Richard J Oliver’s beautifully rich and profoundly rewarding imagery invokes a lexicon of visceral sentiments within us, which encourage our inevitably deep rooted emotional connections with his subjects. Oliver invites us to accompany him on his unfolding inner journey, through which he navigates the rocky terrain of the human condition. His paintings explore a myriad of themes attached to our search for greater awareness, of both our own interior landscapes and the external world around us. Favourite aspects of our existence for his consideration and enquiry, include: innocence, youth, struggle, survival, hope, fear, beauty and continuity. This subject matter is handled with the utmost sensitivity, which arrives before us having been filtered through Oliver’s perceptive wisdom. A wisdom he has nurtured through years of living a inspiringly receptive and considered life, the interpretation of which, is a credit to his discerning instropection and tenacious soul searching.
Richard J Oliver was born in 1975 in Pontypridd, Wales, UK and he currently lives and works in Los Angeles, CA. He studied Fine Art at the University of the West of England and undertook his Masters at UWIC in Wales. Richard has since gained significant recognition for his work, which has been exhibited in galleries and museums around the world, including the prestigeous Museum of Modern Art in Wales and the renowned Corey Helford Gallery in LA.
WOW x WOW is eternally grateful to Richard for engaging with the questions we set for him, to such an extent, that he provided the astounding insight and humbling honesty you will undoubtedly enjoy in the following interview. Thank you Richard!
Hi Richard! Thanks ever so much for freeing up some of your valuable time to have this wee chat with us, we really appreciate it. To get the ball rolling, can you tell us about where you are currently living and what you like most about the area?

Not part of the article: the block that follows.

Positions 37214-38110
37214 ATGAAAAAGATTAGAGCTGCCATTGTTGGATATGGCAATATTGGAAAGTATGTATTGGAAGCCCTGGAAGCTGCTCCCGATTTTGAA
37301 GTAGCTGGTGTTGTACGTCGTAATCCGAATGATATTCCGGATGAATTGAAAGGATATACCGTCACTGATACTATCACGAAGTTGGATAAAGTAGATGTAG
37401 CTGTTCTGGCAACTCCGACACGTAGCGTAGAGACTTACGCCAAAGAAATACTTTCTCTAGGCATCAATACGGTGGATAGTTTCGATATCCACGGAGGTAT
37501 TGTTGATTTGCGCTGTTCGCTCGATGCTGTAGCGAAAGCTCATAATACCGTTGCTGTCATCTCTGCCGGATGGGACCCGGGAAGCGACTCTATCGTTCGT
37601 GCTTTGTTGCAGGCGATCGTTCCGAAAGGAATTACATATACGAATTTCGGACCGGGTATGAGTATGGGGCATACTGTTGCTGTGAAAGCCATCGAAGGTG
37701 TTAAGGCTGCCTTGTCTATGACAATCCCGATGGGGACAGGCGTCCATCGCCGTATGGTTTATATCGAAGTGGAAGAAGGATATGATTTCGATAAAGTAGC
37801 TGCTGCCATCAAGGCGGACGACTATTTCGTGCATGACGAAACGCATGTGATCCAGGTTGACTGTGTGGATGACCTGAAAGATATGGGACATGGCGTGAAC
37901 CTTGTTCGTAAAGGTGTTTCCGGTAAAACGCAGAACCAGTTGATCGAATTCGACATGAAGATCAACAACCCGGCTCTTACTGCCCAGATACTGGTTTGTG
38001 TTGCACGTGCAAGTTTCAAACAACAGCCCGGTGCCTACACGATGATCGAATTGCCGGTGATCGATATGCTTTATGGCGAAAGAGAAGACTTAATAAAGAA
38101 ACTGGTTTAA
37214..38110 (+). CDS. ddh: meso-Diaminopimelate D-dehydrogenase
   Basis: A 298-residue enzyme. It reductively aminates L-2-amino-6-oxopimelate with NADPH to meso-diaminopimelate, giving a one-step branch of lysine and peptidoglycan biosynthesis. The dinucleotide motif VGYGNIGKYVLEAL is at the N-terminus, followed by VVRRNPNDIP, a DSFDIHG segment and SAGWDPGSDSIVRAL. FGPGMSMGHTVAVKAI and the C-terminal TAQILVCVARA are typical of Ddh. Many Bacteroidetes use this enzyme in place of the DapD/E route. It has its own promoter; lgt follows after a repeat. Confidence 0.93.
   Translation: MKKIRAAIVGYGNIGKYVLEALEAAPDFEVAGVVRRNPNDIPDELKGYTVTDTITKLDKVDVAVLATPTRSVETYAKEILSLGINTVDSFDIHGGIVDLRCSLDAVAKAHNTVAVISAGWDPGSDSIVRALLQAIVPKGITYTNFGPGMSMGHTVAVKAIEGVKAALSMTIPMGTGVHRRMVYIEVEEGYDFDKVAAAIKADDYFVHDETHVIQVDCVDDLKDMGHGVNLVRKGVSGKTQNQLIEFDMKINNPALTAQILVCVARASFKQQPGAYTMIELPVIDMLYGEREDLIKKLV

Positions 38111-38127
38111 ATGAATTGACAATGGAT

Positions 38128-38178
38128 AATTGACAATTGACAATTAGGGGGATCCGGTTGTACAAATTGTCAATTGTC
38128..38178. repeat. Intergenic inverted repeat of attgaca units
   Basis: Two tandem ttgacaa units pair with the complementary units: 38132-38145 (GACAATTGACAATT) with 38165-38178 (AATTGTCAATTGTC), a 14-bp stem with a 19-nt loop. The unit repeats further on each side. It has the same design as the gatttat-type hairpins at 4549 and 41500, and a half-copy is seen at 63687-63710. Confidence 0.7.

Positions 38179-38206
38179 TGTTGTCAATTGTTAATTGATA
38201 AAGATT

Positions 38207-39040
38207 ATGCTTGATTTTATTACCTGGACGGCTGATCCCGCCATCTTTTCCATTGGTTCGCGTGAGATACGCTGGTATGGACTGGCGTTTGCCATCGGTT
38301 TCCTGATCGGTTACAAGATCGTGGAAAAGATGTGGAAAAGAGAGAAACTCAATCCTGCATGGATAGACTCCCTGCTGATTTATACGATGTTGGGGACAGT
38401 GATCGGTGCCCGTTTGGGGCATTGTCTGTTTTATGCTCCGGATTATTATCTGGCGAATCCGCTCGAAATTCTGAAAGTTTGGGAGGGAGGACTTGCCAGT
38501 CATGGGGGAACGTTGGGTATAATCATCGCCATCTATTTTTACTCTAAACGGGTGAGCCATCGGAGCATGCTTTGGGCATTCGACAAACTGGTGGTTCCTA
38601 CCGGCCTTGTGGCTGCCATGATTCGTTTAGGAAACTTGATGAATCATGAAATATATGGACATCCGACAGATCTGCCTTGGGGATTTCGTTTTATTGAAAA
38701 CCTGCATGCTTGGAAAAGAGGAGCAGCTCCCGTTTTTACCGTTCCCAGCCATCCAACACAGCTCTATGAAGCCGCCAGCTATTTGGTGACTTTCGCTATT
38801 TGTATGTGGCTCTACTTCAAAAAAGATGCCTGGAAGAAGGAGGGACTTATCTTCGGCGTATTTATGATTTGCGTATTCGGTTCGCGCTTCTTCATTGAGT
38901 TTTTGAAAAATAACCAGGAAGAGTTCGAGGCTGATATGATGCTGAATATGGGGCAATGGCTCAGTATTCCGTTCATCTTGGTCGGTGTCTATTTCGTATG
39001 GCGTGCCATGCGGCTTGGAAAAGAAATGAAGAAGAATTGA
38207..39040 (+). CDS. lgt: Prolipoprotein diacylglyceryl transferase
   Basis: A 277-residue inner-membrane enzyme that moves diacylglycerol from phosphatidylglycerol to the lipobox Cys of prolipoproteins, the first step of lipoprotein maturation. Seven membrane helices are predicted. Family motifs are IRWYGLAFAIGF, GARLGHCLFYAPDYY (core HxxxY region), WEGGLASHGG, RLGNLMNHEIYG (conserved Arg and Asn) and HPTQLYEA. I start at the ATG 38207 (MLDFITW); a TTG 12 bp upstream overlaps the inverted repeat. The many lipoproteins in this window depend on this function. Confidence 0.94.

Hi Tim, thanks for inviting me to participate in this interview. I am currently living on the northern fringe of Los Angeles county, in the mountains, pretty close to the Hells Angels headquarters and Spahn Ranch, which was the primary residence of the infamous Charles Manson. As you can imagine, there’s quite an eclectic mix of folk and it’s crazy enough for me to fit right in. What sold the place to me, was when my wife and I were looking at properties in the area and we saw a bloke, with a big white beard, a sailors hat, covered in tattoos, driving a golf cart up the street with his lady, while enjoying a glass of red wine. I knew right then that this was the place for me. Another aspect which fills me with joy is the mountainous landscape. As a boy from Wales, I am drawn to the mountains and often run and meditate in the hills near my house. It gives me a sense of openness and freedom, and there’s also lots of places to escape and hide should the zombies come, or (in all seriousness), we run out of water and people start going nuts with their guns.